Despite up to $26B in projected savings, bidding program still questioned
Medicare’s competitive bidding program for durable medical equipment showed promise in saving money, but critics still worry about its long-term sustainability and impact on the overall industry.
Prices secured through the early stages of the bidding program were, on average, 35% lower than the prices in the CMS’ 2010 fee schedule that were based on historic supplier charges, a new study published in Health Affairs found. The CMS anticipates that will translate to $25.7 billion in federal savings from 2013 through 2022, while Medicare beneficiaries will collectively save an additional $17.1 billion.
The CMS’ negotiated prices were an average of 8.1% lower than commercial insurers generated.
Supporters say the Durable Medical Equipment, Prosthetics, Orthotics and Supplies Competitive Bidding Program, which began in 2011, could continue to save the government billions. Advocacy groups, including AARP, as well as the Government Accountability Office, said they haven’t seen the bidding program harm access, which has been a point of contention.
In March, the CMS halted plans to expand the program in 2019 after critics contended that it encourages bidders to offer only the lowest-cost products rather than what’s most needed. They also argued that the process lacks transparency and does not adequately assess the financial strength of companies that receive contracts.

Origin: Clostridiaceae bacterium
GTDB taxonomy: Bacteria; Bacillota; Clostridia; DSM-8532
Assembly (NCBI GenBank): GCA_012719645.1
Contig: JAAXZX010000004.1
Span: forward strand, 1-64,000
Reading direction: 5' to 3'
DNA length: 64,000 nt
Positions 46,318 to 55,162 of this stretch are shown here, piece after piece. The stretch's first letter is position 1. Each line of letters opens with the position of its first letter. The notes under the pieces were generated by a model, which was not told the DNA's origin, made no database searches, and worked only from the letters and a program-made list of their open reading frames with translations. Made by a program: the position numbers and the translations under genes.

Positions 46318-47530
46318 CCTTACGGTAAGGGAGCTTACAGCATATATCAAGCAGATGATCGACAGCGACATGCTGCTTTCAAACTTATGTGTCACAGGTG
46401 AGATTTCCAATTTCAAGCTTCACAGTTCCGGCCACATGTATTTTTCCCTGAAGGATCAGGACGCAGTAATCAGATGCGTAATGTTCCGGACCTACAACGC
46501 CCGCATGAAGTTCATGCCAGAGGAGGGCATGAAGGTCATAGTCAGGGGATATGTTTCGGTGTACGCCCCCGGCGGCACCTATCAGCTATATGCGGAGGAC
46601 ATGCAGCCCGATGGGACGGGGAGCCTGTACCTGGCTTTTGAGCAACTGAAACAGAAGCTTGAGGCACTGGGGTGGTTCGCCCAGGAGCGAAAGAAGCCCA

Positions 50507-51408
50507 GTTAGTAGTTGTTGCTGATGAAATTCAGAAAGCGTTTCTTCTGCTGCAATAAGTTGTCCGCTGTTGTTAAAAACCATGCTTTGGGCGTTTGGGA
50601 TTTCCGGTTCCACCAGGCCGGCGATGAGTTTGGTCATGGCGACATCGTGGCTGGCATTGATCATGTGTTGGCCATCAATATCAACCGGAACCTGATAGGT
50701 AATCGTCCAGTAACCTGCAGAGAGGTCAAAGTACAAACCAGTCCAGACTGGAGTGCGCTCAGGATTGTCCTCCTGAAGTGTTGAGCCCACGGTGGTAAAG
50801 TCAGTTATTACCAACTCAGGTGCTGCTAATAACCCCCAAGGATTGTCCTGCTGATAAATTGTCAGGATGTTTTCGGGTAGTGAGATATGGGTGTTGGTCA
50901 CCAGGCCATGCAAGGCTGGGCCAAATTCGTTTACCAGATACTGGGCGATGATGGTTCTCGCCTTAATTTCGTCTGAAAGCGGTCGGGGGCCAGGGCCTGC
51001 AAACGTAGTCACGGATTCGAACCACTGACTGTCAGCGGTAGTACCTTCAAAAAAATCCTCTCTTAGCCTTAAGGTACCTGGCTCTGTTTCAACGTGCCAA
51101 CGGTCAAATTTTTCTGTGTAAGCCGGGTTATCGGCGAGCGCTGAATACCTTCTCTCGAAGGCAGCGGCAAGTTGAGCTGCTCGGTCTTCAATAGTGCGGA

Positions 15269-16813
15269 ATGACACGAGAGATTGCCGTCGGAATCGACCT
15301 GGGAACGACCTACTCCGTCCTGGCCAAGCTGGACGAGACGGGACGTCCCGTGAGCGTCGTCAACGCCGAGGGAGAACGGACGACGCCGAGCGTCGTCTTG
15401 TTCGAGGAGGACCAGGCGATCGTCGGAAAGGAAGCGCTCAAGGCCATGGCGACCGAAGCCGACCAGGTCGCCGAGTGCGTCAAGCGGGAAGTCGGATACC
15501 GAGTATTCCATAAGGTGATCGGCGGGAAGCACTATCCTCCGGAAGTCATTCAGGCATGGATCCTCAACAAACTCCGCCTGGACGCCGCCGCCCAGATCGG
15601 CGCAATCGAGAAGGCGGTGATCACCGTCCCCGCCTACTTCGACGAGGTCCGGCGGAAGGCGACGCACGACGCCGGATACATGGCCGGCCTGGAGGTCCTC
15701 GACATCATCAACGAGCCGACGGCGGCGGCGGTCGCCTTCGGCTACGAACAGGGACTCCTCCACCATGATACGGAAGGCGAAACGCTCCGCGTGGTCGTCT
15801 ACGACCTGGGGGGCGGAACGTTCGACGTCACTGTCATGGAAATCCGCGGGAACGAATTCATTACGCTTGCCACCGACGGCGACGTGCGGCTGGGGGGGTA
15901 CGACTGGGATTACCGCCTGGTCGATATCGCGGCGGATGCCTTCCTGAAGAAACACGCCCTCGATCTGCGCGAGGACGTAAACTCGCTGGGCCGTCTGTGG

“The American Association for Homecare will work to make sure that the industry’s concerns about the bidding program—an initiative that is putting long-time (home medical equipment) companies out of business, reducing beneficiary access, and resulting in reimbursement rates below provider costs—are effectively presented to the CMS,” the group said in a statement.
HHS Secretary Dr. Tom Price has voiced his long-held concerns with the CMS’ competitive bidding process. As a congressman, Price introduced a bill in 2015 that aimed to amend the bidding process, address concerns about rural access and establish an auction process based on “market prices” rather than the median price.